Triathletes can use a combination of the above pacing options. However, in short-distance triathlons, your transitions should be clean, fast and efficient. Strapping on a heart-rate monitor in the transition slows you down. Often with the rush in the transition you may not get it on right, which means you won't get any data or else you'll continue to waste time adjusting it.
One option is to wear the heart rate monitor during the swim or use perceived exertion.
Break through barriers with perceived exertion (PE)
Perceived exertion is king when it comes to race pacing. PE is always switched on; it has no batteries to go dead or connections to come loose. There are no chest straps or pieces to fiddle with. You can use PE during the swim, bike and run, in rain, in mud anywhere, anytime. Pacing by PE may allow you to maintain faster paces than you ever have before.
Pacing by heart rate
Heart rate is a clouded measure of performance and pacing. It is affected by many things, including but not limited to: arousal level, diet, dehydration, altitude, cardiac drift, heat and humidity. Using heart rate alone to pace yourself in races is the most unreliable option of the four pacing options. Unfortunately it is one of the most common due to the widespread ownership of heart rate monitors among endurance athletes.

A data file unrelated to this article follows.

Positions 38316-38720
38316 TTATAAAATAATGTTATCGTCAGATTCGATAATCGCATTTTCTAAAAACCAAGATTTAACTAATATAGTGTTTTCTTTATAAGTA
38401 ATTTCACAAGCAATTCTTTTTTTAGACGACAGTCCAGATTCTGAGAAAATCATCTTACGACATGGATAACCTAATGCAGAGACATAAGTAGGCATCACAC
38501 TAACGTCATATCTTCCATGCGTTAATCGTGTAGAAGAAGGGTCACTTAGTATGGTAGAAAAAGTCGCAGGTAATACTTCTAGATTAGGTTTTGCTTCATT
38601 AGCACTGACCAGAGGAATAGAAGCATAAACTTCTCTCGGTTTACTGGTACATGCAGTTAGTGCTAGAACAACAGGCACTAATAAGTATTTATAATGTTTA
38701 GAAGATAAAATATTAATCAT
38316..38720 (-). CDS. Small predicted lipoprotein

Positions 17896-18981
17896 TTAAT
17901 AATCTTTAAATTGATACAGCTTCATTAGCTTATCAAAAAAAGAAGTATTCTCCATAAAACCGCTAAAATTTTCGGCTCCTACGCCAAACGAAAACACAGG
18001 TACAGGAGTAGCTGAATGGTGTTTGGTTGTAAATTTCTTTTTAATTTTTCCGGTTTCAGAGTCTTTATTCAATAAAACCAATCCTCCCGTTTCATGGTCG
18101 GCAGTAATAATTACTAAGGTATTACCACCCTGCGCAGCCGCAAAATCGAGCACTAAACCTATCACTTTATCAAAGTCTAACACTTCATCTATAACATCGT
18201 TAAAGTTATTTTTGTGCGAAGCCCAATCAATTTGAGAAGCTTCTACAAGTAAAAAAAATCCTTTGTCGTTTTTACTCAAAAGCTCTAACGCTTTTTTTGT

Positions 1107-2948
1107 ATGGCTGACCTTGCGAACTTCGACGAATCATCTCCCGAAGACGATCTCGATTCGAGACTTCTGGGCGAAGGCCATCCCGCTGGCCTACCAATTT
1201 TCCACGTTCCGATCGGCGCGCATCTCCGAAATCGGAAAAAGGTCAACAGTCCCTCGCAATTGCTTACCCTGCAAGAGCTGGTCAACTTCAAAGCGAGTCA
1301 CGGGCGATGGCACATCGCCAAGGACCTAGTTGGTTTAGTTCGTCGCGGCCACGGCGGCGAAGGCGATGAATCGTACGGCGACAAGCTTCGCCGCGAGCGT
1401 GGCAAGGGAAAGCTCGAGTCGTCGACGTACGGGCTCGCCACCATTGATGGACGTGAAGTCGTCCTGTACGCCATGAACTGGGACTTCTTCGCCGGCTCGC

Reliance on a data-producing gadget in a race can be tenuous. What if the battery dies, you lose a part or the wires come loose? What now? How do you know how fast to go? Is your race over when your gadgets fail?
A characteristic common to all elite athletes, in all sports, is they have a fine-tuned sense of perceived exertion. Elites read a combination of signals put out by their bodies to know what level they are working at that day, and at that moment. For example, an elite athlete will be able to tell you what heart rate they are working at without looking at their monitor. This heightened connection with their body is developed during thousands of hours of training and paying attention.
How to learn perceived exertion skills
To teach yourself to use perceived exertion, study data. Study your gadget data such as power output, speed and heart rate, then correlate it to signals from your body. Pay attention to body data such as your breathing rate, muscle tension, self-talk and notice any changes in form.
In a two-hour race, I know I am pacing myself too fast when a little voice in my head starts to say, "What are you doing this for, there are other more pleasant ways to recreate on a Saturday morning?"